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Kimi Raikkonen says he had the 'tools' to take his first F1 pole position in almost a decade as he nonetheless played his part in Ferrari's marvellous front row lock-out for the Russian Grand Prix.

Nine years after his last pole position in the 2008 French Grand Prix - coincidentally also Ferrari's last 1-2 in qualifying -, Raikkonen came remarkably close to a surprise top spot after emerging quickest of the four front runners from the first run of laps in Q3.

He looked set to better his time again through the second run with quick S1 and S2 splits but fading tyres in the final right-hand bends would prevent him from making gains and allow the following Sebastian Vettel to grab pole off him by less than a tenth.

Though it marks his best starting position since the 2015 Italian Grand Prix, Raikkonen was disappointed to end up behind his team-mate, saying he was compromised time on both runs that could have made the difference in that 0.059s gap to Vettel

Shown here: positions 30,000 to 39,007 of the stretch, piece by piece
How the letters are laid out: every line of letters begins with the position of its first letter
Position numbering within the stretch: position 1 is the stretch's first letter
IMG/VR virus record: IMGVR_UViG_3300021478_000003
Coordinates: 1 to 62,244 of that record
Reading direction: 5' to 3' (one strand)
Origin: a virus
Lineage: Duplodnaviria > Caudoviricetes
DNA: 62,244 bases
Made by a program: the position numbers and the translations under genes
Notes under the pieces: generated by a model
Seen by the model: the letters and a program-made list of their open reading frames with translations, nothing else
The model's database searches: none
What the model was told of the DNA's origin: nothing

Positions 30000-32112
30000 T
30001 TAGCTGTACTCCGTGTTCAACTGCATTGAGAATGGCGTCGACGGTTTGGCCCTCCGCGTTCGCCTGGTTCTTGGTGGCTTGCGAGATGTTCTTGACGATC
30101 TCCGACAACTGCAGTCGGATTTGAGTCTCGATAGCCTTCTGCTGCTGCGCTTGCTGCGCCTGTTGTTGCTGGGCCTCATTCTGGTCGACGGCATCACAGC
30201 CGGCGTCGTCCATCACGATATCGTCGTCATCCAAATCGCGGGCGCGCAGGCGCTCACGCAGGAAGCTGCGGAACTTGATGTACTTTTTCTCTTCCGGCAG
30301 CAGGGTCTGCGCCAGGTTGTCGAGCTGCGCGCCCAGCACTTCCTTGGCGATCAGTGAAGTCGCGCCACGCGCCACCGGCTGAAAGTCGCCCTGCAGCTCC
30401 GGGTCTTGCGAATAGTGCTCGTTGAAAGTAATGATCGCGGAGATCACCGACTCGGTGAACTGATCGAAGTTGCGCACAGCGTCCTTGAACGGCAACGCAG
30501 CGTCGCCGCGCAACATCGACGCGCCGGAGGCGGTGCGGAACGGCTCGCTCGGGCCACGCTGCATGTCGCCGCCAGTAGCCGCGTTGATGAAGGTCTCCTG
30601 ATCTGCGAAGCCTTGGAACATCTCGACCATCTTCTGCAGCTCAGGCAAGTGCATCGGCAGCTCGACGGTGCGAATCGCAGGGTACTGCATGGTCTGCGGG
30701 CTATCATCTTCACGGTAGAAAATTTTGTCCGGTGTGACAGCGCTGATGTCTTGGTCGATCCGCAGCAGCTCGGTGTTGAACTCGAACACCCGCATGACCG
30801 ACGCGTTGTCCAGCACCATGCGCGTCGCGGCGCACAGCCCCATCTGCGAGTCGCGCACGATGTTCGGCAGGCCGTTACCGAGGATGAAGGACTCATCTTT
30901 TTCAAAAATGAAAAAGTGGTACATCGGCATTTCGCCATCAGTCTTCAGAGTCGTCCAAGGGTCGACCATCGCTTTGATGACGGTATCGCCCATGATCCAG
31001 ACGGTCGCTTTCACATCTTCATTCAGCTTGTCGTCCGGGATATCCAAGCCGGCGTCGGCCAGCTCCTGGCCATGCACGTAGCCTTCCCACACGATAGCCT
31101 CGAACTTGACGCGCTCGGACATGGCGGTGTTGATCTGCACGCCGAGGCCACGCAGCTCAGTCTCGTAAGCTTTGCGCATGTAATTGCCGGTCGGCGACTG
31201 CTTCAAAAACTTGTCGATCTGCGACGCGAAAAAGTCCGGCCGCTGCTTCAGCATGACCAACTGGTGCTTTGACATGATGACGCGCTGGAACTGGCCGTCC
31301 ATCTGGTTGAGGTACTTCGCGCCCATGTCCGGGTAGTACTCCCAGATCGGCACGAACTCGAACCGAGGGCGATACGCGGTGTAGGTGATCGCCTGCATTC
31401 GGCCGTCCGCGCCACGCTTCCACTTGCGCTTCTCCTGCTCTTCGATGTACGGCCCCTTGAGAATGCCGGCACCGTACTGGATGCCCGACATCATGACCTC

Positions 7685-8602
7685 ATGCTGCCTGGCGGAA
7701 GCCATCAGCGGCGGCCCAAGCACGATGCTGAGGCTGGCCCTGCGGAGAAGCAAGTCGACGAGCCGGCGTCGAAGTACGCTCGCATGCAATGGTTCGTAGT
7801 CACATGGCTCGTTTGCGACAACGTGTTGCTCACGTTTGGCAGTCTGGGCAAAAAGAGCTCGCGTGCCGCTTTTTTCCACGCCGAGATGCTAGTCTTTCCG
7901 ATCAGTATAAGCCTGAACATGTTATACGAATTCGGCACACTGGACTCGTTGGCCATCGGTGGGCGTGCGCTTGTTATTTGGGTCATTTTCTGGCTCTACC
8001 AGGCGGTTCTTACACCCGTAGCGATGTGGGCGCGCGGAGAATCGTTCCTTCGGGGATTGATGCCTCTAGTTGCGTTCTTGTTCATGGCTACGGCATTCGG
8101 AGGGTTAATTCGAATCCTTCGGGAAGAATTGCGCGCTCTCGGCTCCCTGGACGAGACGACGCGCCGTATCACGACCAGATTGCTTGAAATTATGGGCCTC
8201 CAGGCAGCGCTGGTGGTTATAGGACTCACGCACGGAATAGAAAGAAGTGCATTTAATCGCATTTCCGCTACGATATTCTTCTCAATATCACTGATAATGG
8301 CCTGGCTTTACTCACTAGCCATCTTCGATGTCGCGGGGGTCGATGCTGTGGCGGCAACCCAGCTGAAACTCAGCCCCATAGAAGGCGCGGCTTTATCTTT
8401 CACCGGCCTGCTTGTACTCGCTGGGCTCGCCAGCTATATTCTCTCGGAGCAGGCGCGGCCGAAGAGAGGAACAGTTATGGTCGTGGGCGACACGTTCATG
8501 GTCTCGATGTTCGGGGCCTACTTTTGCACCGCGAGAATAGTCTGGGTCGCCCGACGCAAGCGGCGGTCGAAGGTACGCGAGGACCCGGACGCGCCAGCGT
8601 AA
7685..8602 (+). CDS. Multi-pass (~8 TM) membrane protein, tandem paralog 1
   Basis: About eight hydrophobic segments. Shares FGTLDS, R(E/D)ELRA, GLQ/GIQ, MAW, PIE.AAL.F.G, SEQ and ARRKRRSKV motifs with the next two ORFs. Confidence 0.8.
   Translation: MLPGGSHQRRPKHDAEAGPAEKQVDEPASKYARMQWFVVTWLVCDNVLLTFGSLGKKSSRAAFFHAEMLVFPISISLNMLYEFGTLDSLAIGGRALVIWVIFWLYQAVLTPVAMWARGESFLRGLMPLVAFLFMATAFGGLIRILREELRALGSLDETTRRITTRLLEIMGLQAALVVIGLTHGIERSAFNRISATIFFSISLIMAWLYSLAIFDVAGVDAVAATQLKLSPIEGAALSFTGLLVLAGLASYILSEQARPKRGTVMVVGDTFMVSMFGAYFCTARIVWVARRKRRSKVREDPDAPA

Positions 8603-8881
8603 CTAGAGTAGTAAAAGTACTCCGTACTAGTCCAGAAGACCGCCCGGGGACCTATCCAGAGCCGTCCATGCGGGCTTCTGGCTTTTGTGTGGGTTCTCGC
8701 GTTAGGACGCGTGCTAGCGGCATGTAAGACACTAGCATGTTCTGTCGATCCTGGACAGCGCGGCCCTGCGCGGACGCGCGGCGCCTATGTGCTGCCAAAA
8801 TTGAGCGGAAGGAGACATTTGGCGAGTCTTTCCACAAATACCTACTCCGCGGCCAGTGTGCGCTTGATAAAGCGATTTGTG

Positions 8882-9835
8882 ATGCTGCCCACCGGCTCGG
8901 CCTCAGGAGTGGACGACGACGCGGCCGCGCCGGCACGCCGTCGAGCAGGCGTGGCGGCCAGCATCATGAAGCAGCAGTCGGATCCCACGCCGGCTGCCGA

"Obviously the aim is to be in the front [but] feeling has been more better this weekend. Now we just got some traffic on our out lap in the last set and couldn't really make the tyres work as well as the first run. It was a bit trickier.

"They [second lap] were thereabouts and I just about got it back in the last corner, but obviously didn't pay off. I'm happier than previous qualifying, but obviously we had all the tools to be in the front today. One-two for the team is not bad."

Raikkonen headed up Ferrari's last front row lockout at Magny-Cours in 2008, with Felipe Massa joining him alongside. Raikkonen would go on to win the race, the last French Grand Prix to be held to date.

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